The accession of more states from Eastern Europe and the Balkans will mean a further move of power away from Western Europe. Upon the accession of the Balkans, they will be a formidable Eastern European bloc within the EU. This will again see more changes being made to the institutions of the EU. Again the interplay here with Turkey on its accession with other member states and would it be more Eastern or Western in its outlook is what has most political leaders worried.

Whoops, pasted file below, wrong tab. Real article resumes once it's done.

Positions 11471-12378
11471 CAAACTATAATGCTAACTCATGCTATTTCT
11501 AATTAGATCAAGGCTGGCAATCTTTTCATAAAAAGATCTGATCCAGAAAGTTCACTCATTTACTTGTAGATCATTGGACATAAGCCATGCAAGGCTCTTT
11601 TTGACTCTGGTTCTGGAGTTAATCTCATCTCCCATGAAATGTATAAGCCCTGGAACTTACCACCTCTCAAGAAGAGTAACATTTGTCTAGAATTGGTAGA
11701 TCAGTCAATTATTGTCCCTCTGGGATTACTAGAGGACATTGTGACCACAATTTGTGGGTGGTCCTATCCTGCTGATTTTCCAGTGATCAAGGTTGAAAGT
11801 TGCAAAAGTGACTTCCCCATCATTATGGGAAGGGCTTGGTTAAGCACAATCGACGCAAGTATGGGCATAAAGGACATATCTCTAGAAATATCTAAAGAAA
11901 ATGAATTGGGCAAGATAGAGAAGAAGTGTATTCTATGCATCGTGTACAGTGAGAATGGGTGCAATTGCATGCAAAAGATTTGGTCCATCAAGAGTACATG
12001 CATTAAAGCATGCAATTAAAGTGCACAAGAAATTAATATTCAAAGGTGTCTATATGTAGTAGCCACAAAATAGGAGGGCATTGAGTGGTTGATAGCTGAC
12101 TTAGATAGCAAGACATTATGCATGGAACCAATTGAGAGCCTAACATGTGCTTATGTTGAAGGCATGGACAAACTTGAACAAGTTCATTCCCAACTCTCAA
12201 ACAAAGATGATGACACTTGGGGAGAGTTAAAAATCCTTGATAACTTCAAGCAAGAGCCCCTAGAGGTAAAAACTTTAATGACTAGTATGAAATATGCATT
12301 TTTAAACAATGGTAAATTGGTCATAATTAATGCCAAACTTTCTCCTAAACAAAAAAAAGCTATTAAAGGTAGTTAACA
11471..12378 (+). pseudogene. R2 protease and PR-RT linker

Another issue at stake is the feelings of ordinary European Citizens. While citizens of applicant states get a say in whether or not a country joins the EU, normally through referenda,  the citizens of countries already members have no say. There is growing resentment to this situation and this in turn fuels far rights groups as they promise referenda on future EU enlargement, often though this has been offered by not so far right groups in ordinary to entice voters back!

EU enlargement is turning into a minefield and the EU, member states and applicant states must be cautious on how they approach it.